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The dialogue is very heavy and that’s understandable with this challenge but I think you’ve overdone it. Just way too much exposition thrown at the reader here, I followed it okay but it sure as hell slowed the read which normally isn’t the case when reading such a script.
I think you stuck to most of the parameters, motel, hurricane, supernatural past and what not. I would question the opening “establishing” shot which should probably go to keep it low budget, it’s probably expensive to flood a parking lot but I do understand why you showed this.
What you did do well here.
You knew the subject matter (Rahab, prostitute etc) and used it to push the story forward with the hurricane being conjured up for cleansing the city of its sinners. Not a bad effort but it’s a shame it was all lost in a sea of dialogue which needs to be trimmed to make this piece more reader friendly.
The writing was a tad rushed it seemed, a few typos spread about (cofee) and lots of awkward sentences which hurt the read. Get rid of those “continued” on the pages – unnecessary.
And this line stuck out to me rather odd – “Coffee SIZZLES” Does coffee sizzle like acid upon hitting someone’s skin? And Ababuo drank that “hot” coffee with tremendous speed which was made from an “electric coffee pot” I got the impression with the “boarded up windows” that this motel was abandoned but it has electricity and coffee pots?
Little things like this did make me stop and think but maybe I’m being picky… it was a tough challenge.
Not a bad effort but it needs a good clean up for clarity sake.
I thought this was pretty good. A little talkative at times that didn't seem to move the story along but for the most part the material was presented well.
Good imagery, too, most notably Ababuo's scars. Character-wise it started pretty traditional and then did a complete 180 and I think it worked. Ababuo was pathetic, creepy, and heroic all at the same time.
Wow, as I keep saying...the quality of this new batch is shocking compared to the earlier scripts.
I'm very impressed with this overall. Lots of attention to detail, research, some good writing overall, and some great dialogue, all wraped up in a very strong story that's well set up adn well executed.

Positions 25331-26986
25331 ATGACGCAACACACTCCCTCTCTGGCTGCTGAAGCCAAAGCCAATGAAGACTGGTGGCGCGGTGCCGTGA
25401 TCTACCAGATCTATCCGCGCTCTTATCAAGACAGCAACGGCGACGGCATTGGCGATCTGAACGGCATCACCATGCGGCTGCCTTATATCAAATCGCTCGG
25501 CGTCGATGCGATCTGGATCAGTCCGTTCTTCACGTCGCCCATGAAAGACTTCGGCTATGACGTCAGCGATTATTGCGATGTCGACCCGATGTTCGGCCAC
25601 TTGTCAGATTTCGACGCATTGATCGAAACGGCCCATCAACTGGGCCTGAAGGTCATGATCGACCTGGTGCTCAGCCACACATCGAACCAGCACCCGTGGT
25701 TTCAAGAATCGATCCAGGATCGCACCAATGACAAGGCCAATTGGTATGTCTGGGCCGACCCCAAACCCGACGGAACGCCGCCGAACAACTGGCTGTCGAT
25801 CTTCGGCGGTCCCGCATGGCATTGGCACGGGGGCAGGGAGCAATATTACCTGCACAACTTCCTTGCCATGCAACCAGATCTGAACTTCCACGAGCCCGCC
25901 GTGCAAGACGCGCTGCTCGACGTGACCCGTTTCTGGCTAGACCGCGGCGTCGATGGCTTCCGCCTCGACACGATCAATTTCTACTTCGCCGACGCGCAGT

As others have said, it is very dialogue heavy adn very expositional in delivery. Also, lots of what i call "speeches" from a single character which never plays well on film.
But much of the dialogue is the stuff that most writers will neve be able to write in their life, let alone in a week or maybe even a few days.
Some mistakes and awkward lines, but I almost wonder if some of these were intentional to throw off their identity. Hmmm...
I don't think this will transfer to film nearly as well as it looks on the page, but again, heads and shoulders above the dreck from earlier.
Very impressive effort here!
To ski or not to ski...that's not even a question.
Hmm, I like the story behind this one, but there feels like too much to be a short. So much had to be covered in exposition-dialogue that I wondered why we weren't seeing what the harlot was explaining to us. I'd see this as a good short film, possibly thirty to forty-five minutes, but in only twelve pages, it felt a little busy.
I like this one. You've reached all the challenge requirements perfectly and even got a little creative with it. Your two characters are very interesting.
As far as improving it, I'd suggest having a look at that dialogue as some of it does come across as a little awkward. I originally thought that this one was set during medieval times, based on the dialogue. Nope, it's just weirdly written. Not sure if that was your intention.